Egas Moniz, Antonio Caetano De Abreu Freire
Egas Moniz, Antonio Caetano De Abreu Freire
(b. Avança, Portugal, 29 November 1874; d. Lisbon, Portugal, 13 December 1955)
Egas Moniz, the son of Fernando de Pina Rezende Abreu and Maria do Rosario de Almeida e Sousa, was educated by his uncle, an abbé, before entering the University of Coimbra in 1891. He studied mathematics and considered a career in engineering before deciding to enter medicine; he received his M.D. degree in 1899. Selecting neurology as his specialty, Egas Moniz went to Paris and Bordeaux to study with the leading figures in neurology and psychiatry, such as J. F. F. Babinski, J. J. Dejerine, Pierre Marie, and J. A. Sicard. In 1902 he became professor at Coimbra and married Elvira de Macedo Dias. Egas Moniz was appointed to the chair of neurology at the new University of Lisbon in 1911, a position he held until his retirement in 1945. His honors included the Nobel Prize in physiology or medicine in 1949, honorary degrees from the universities of Bordeaux and Lyons, and awards from the Portuguese, Spanish, Italian, and French governments. He served as president of the Lisbon Academy of Sciences and was a member or honorary member of many other scientific societies, including the Royal Society of Medicine, the Academy of Medicine in Paris, and the American Neurological Association.
In addition to his scientific achievements, Egas Moniz was an accomplished historian, literary critic, and composer and had a distinguished career in politics. He was a deputy in the Portuguese Parliament from 1900 until his appointment as ambassador to Spain in 1917; he became foreign minister in 1918 and led Portugal’s delegation to the 1919 Paris Peace Conference. Egas Moniz retired from politics in 1919 after a political quarrel involved him in a duel.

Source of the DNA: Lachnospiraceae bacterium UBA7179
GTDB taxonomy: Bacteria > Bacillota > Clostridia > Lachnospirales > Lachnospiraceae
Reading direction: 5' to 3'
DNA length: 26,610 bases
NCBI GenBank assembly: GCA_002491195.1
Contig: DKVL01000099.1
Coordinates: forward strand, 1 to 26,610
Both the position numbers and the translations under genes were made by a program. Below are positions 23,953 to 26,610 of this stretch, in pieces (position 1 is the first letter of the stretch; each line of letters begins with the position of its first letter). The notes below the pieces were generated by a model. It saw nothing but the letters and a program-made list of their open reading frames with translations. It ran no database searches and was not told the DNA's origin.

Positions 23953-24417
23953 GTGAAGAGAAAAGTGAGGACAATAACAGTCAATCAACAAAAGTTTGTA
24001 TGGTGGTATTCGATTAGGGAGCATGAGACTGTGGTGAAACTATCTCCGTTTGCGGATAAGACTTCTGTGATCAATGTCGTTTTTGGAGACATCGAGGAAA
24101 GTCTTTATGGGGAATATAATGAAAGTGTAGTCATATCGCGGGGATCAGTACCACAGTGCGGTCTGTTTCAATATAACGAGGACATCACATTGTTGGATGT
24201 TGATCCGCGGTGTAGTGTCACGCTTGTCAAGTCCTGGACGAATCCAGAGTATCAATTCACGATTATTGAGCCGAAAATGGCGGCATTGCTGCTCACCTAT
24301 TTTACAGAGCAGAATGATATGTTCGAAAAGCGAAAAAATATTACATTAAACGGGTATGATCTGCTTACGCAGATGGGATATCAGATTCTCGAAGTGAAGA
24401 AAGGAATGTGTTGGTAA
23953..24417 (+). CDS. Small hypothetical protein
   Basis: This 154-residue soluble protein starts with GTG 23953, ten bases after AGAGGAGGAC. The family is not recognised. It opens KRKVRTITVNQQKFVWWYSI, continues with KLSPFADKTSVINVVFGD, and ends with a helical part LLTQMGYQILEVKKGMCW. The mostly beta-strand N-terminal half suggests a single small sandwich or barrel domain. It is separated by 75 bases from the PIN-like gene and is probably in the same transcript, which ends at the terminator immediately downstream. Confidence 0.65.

Egas Moniz’ two most outstanding contributions to medicine were the diagnostic technique of cerebral angiography to locate brain tumors, and the first clinical use of psychosurgery. When he entered neurology, the method by which physicians attempted to use the still new technique of X-raying to locate intracranial tumors was the one developed by W. E. Dandy, involving the injection of air into the brain cavities. Seeking a more exact as well as a less hazardous technique, Egas Moniz began a series of cadaver experiments in which he injected various radiopaque solutions into the brain’s arteries. After mapping the normal distribution of the intracranial blood vessels, he introduced his method clinically in 1927, outlining with X rays the location and size of a patient’s brain tumor by the tumor’s displacement of injected arteries. Egas Moniz and his colleagues published over 200 papers and monographs on normal and abnormal cerebral angiography, and the technique has been refined and elaborated for the localization of tumors and vascular disorders throughout the body.